Marriage review: Sean Bean and Nicola Walker drama redefines romance
The two stars light up the screen in this understated gem.
There's a moment early on in Marriage when Nicola Walker's Emma brings Sean Bean's Ian a meal with chips bought in an airport cafe. He wanted a jacket potato but as there weren't any visibly being served, she admits that she didn't ask for one. Ian pauses and just for a split second annoyance flashes across his face. He then smiles and moves on with the conversation.
In any other series you might assume this was a quirk, an acting choice which adds to the character but not the story. But in Marriage, the characters are the story. Sure enough this potato/chips row spirals off in a funny and utterly relatable bickering sequence as the couple board the plane, delightfully setting the tone for all four episodes.
However, it's the next moment which truly sets up what Marriage is all about. Their spat comes to an end as the plane takes off and a nervous Ian reaches across the aisle for his wife's hand. He doesn't need to reach far – her hand is already there waiting, and he grasps on to it for reassurance. It's understated, endearing and in a surprising way, utterly romantic.
From there Marriage takes us on a tour of Ian and Emma's lives, set over a period of days around their wedding anniversary. Ian has found himself recently jobless and potters about at home, going to the occasional interview and spending time at the gym. Meanwhile Emma attends a work conference and grapples with her sleazy, patronising younger boss (Henry Lloyd-Hughes).
These are the moments Marriage revolves around, but the series is never so much about what's happening but who it's happening to and how it affects them. In less-accomplished hands that could be a recipe for disaster, an aimless act of self-indulgence playing out over four deathly-dull hours.
Thankfully, the series has writer Stefan Golaszewski behind it, a maestro at this sort of intricate character work from his previous series' Mum and Him & Her. Meanwhile, in front of the camera, you couldn't ask for a better pair than Bean and Walker.
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Both actors are renowned for a reason and here they have never been better, with a chemistry that is completely believable. At no point do you question their relationship or the love they have for one another, despite the little things that get in the way – their frustrations feel real, as do their losses and their hopes.
Bean's Ian is mild, unassuming, occasionally neurotic but entirely good natured. Internally he's dealing with two losses – that of his late mother and of his job, which we recognise brought structure to his days. To combat the loneliness he tries to make small-talk with the attendant behind the desk at the gym, but she finds him off-putting and questions his intentions.
Meanwhile Emma deals with greater responsibility, both towards her own work ambitions and also to her family, whether that's Ian, their adopted daughter Jessica (Chantelle Alle) or her father (James Bolam).
Both feel the weight of the world but in entirely different ways – Emma is more assertive, while Ian attempts to constantly put on a brave face. In spite of, or perhaps because of, a shared trauma in their past, neither wants to admit their fears to one another without a little push, and once that push is made it can be positive and affirming, while at other times it leads to a heartbreaking emotional reckoning.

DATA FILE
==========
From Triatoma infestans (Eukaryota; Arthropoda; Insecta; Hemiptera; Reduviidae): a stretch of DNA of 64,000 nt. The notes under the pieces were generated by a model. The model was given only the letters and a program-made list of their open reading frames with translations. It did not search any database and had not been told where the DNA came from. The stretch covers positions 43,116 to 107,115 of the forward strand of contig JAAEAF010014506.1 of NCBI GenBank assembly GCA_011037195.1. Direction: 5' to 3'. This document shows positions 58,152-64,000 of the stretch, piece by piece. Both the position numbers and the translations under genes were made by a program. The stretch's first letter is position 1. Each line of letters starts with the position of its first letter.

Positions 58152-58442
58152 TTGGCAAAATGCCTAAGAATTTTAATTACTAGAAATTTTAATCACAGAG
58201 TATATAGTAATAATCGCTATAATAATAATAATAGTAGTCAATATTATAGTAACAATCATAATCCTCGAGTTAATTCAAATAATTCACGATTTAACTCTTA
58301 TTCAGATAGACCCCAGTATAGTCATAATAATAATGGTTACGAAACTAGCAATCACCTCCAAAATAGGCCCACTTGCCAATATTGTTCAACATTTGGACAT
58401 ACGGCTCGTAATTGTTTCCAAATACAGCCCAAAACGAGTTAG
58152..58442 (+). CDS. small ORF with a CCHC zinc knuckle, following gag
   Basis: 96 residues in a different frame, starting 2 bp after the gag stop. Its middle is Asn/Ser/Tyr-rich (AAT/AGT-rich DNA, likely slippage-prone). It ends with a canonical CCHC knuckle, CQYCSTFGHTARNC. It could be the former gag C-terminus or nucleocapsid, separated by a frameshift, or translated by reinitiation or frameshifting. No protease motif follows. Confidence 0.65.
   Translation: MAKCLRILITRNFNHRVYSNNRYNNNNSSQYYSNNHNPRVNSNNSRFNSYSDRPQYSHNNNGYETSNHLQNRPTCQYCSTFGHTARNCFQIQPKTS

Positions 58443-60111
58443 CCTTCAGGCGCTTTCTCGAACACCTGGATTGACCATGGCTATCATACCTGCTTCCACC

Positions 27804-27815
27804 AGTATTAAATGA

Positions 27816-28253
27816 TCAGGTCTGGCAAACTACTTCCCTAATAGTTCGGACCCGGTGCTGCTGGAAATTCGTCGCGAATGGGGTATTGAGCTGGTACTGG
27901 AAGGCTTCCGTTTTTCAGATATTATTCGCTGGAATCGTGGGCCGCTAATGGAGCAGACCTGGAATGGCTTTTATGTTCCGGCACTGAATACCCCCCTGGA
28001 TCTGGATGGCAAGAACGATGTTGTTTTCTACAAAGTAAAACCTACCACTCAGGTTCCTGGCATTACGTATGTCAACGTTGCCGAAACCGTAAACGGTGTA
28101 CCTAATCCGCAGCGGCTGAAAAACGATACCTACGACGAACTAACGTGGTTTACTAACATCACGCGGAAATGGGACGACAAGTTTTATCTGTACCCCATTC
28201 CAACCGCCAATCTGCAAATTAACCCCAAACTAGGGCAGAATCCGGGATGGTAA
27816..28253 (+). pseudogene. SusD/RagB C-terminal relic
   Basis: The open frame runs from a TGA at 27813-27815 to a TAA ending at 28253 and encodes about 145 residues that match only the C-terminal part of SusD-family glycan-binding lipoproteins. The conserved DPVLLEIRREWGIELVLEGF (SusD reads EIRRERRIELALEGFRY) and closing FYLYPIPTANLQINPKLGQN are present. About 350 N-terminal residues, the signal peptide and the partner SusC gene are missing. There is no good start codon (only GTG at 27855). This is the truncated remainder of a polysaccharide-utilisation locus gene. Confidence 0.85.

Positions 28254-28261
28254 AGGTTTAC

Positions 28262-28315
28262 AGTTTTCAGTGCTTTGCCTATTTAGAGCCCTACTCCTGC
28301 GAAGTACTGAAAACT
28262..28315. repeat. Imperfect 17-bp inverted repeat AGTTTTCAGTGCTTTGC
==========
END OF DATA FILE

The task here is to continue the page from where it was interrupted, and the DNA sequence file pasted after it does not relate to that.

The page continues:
It's the small moments between the couple which breathe life into the series – the almost whispering way Ian talks to Emma in their moments alone, the supportive embraces. They're a tactile couple, as we're reminded that this is far more than just a lifelong friendship, or even a partnership.
It's right that Marriage should prioritise its central pair but that doesn't mean the supporting characters are thinly drawn. Jessica gets her own relationship story to contend with, while even those characters who could be deemed 'villains' are given their due. There's no excusing the bad behaviour, only an attempt to explain it. The whole series comes from a place of intense empathy, so it's only right that that extends beyond our central duo.
It's important to say that the series isn't gooey, sentimental or moralising, it's just sincere. This is slice of life drama at its finest, with characters that are so richly drawn, comedy that is so relatable and heartache that is so piercing that you come away feeling as though you have lived an entire, rounded life with these characters.
It's naturalistic throughout, meaning while there's one musical refrain which plays at the start and end of each episode, otherwise it's a sparse soundscape. Visually the series also keeps things to the point. There's no thrills or trickery – it trusts in the performances enough to let them breathe.
The biggest testament to the series is that across its entire four hour runtime, it's never, ever boring. Every look is like gaining a further piece of the puzzle as we work out what makes these people tick. Every stammer or awkward joke helps to illuminate something we didn't know about the way these two interact with one another.
When you boil it down to its component parts, Marriage is just an intoxicatingly engaging love story, redefining TV romance for introverts and realists. There's no grand declarations of love and the series is all the better for it. If you believe in the old adage that it's better to show, not tell, then Marriage comes out with flying colours.
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